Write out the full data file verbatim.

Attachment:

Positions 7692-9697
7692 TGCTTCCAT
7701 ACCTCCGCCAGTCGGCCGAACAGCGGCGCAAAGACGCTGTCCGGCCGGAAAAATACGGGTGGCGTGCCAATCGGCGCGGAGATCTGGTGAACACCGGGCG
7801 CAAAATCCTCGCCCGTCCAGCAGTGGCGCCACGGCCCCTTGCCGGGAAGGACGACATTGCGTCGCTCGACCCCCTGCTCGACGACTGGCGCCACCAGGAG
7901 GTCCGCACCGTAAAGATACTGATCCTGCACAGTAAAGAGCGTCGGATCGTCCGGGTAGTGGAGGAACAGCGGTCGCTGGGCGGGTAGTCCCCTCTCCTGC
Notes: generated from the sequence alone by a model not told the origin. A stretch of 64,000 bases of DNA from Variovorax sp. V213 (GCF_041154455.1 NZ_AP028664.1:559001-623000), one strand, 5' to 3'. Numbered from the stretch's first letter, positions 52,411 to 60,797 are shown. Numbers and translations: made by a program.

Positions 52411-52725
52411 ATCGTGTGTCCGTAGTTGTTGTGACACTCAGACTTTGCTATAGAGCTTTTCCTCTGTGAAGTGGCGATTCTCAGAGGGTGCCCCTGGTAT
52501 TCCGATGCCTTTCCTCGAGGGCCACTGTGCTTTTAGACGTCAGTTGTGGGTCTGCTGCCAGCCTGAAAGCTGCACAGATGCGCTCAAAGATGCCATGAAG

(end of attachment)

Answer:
Positions 7692-9697
7692 TGCTTCCAT
7701 ACCTCCGCCAGTCGGCCGAACAGCGGCGCAAAGACGCTGTCCGGCCGGAAAAATACGGGTGGCGTGCCAATCGGCGCGGAGATCTGGTGAACACCGGGCG
7801 CAAAATCCTCGCCCGTCCAGCAGTGGCGCCACGGCCCCTTGCCGGGAAGGACGACATTGCGTCGCTCGACCCCCTGCTCGACGACTGGCGCCACCAGGAG
7901 GTCCGCACCGTAAAGATACTGATCCTGCACAGTAAAGAGCGTCGGATCGTCCGGGTAGTGGAGGAACAGCGGTCGCTGGGCGGGTAGTCCCCTCTCCTGC
Notes: generated from the sequence alone by a model not told the origin. A stretch of 64,000 bases of DNA from Variovorax sp. V213 (GCF_041154455.1 NZ_AP028664.1:559001-623000), one strand, 5' to 3'. Numbered from the stretch's first letter, positions 52,411 to 60,797 are shown. Numbers and translations: made by a program.

Positions 52411-52725
52411 ATCGTGTGTCCGTAGTTGTTGTGACACTCAGACTTTGCTATAGAGCTTTTCCTCTGTGAAGTGGCGATTCTCAGAGGGTGCCCCTGGTAT
52501 TCCGATGCCTTTCCTCGAGGGCCACTGTGCTTTTAGACGTCAGTTGTGGGTCTGCTGCCAGCCTGAAAGCTGCACAGATGCGCTCAAAGATGCCATGAAG